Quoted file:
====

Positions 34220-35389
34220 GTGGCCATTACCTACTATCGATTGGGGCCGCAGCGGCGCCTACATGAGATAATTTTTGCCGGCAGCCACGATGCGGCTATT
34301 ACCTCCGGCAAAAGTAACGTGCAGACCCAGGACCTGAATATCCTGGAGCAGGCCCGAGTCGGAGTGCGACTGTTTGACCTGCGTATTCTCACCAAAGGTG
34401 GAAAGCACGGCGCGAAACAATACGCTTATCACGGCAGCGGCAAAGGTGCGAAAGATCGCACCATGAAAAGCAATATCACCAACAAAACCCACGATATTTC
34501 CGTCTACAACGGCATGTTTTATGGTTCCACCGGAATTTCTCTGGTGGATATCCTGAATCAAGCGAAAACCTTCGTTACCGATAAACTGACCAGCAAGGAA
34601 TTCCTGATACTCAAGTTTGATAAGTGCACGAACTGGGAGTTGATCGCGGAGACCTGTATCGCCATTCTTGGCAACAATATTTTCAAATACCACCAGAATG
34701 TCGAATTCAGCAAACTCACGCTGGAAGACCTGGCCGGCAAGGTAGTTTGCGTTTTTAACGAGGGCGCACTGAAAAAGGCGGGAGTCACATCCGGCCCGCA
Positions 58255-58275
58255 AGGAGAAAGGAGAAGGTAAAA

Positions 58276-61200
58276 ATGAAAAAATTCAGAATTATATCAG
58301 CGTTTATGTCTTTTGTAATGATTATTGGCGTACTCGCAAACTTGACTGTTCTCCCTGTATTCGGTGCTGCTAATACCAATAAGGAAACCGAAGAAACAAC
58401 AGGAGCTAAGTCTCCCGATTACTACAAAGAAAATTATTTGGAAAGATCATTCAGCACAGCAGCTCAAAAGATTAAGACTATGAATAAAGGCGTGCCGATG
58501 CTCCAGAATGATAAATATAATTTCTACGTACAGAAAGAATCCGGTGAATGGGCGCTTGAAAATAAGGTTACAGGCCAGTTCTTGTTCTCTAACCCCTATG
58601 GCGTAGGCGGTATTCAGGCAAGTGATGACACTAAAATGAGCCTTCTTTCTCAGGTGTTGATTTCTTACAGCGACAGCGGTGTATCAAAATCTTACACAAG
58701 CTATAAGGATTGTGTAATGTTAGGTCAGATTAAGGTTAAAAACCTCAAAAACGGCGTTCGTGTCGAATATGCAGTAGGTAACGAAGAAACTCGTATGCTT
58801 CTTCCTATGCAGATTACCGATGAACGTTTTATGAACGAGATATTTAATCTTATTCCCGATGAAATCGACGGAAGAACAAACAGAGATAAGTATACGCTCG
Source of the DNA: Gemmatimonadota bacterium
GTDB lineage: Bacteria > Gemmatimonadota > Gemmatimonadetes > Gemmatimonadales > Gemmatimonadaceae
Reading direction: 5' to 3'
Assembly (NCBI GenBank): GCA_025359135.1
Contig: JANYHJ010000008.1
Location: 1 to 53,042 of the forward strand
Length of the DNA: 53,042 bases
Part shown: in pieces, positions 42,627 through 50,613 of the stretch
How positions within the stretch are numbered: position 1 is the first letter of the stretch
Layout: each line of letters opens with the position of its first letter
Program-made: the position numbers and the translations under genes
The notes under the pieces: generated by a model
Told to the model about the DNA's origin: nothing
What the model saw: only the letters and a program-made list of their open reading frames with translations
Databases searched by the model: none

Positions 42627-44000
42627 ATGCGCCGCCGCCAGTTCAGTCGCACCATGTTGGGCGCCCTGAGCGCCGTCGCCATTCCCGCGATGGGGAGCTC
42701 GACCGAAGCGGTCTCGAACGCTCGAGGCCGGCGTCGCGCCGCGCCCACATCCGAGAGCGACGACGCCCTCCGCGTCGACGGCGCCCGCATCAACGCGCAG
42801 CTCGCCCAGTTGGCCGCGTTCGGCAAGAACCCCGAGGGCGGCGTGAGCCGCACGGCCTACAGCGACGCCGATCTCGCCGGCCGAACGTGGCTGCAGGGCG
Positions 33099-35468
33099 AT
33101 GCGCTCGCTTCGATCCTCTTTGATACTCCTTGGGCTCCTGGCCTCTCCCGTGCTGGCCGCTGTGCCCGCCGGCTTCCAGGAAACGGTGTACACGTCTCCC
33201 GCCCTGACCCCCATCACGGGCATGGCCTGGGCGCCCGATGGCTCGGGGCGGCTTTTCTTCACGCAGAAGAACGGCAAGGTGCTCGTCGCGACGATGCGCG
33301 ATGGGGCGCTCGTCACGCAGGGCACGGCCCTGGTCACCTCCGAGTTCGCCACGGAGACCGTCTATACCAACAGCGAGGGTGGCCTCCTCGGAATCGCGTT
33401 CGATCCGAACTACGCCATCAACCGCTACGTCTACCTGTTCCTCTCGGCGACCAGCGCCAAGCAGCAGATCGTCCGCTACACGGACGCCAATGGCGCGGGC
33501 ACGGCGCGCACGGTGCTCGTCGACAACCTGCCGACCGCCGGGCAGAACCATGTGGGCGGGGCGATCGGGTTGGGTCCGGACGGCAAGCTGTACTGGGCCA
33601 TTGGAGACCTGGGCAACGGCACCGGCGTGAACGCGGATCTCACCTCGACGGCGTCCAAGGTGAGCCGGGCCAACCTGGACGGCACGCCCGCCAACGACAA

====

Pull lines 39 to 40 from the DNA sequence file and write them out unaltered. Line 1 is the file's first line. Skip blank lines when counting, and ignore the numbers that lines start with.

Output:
33101 GCGCTCGCTTCGATCCTCTTTGATACTCCTTGGGCTCCTGGCCTCTCCCGTGCTGGCCGCTGTGCCCGCCGGCTTCCAGGAAACGGTGTACACGTCTCCC
33201 GCCCTGACCCCCATCACGGGCATGGCCTGGGCGCCCGATGGCTCGGGGCGGCTTTTCTTCACGCAGAAGAACGGCAAGGTGCTCGTCGCGACGATGCGCG